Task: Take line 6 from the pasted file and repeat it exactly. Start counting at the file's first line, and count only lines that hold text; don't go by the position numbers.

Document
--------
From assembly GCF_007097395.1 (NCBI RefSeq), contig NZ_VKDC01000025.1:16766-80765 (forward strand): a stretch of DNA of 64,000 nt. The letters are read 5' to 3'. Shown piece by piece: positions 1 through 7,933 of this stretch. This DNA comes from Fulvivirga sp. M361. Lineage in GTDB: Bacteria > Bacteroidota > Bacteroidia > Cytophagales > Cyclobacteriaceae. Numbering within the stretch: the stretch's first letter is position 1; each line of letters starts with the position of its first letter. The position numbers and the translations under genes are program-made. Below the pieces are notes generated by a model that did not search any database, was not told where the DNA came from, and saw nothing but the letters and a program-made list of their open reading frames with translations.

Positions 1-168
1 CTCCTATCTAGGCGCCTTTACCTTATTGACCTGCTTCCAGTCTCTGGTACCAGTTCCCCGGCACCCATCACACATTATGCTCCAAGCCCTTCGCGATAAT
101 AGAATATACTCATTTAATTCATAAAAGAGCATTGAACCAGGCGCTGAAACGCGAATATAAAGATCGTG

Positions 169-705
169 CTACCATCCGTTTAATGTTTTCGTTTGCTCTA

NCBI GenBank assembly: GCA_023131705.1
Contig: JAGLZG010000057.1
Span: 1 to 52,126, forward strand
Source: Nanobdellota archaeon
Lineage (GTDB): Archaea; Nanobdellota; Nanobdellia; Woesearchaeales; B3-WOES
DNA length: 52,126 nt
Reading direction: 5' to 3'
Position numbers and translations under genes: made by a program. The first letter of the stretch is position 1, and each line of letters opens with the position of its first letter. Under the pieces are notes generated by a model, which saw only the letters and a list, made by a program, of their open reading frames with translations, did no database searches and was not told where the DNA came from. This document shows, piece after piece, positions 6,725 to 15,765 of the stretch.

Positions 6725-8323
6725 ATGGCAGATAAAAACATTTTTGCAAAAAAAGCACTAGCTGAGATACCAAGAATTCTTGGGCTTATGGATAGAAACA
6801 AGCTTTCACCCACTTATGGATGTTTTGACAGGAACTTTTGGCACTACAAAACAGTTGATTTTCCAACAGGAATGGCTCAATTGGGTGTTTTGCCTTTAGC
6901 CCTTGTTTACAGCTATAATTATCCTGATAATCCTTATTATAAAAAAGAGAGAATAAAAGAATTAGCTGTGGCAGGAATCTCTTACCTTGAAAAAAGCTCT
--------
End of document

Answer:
169 CTACCATCCGTTTAATGTTTTCGTTTGCTCTA